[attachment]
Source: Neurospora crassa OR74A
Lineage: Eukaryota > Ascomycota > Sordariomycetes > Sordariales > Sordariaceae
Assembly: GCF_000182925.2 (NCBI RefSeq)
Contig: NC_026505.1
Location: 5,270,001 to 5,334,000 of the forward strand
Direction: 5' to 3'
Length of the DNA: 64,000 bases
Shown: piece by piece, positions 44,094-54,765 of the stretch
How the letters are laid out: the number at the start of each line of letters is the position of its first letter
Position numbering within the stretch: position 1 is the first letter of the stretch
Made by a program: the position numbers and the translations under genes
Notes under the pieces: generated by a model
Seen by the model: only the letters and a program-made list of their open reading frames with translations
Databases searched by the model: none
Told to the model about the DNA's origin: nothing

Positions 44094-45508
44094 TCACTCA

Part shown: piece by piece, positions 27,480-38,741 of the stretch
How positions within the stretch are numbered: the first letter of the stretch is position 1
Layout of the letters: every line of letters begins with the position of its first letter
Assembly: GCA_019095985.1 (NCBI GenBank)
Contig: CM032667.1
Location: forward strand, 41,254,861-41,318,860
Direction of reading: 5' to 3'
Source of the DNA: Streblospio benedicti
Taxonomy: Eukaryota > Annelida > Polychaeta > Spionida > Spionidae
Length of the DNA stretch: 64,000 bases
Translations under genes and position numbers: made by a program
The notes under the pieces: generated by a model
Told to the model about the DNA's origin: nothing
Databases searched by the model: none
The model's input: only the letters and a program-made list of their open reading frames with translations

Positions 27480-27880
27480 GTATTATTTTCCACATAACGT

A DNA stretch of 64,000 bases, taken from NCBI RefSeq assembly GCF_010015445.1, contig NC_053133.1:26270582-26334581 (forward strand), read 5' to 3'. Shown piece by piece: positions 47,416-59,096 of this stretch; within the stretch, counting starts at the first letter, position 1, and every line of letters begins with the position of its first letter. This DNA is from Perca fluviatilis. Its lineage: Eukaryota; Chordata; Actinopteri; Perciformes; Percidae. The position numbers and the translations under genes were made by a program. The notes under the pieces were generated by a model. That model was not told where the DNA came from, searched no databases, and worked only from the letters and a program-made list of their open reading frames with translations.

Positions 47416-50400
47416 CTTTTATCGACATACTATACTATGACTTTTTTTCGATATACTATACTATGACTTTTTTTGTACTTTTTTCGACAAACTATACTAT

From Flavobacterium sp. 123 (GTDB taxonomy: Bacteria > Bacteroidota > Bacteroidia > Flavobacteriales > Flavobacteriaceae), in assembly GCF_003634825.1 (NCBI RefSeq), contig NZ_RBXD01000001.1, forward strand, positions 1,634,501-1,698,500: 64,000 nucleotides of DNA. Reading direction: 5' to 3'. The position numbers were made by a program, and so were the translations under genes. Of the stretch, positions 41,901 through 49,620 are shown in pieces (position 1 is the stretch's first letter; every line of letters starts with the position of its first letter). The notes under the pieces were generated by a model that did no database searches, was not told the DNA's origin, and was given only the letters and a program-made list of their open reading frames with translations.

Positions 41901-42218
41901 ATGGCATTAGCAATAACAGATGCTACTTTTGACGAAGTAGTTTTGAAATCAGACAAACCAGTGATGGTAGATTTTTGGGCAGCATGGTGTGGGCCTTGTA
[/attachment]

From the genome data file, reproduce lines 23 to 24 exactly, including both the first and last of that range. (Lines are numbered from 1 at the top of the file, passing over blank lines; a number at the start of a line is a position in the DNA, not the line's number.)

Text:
Location: forward strand, 41,254,861-41,318,860
Direction of reading: 5' to 3'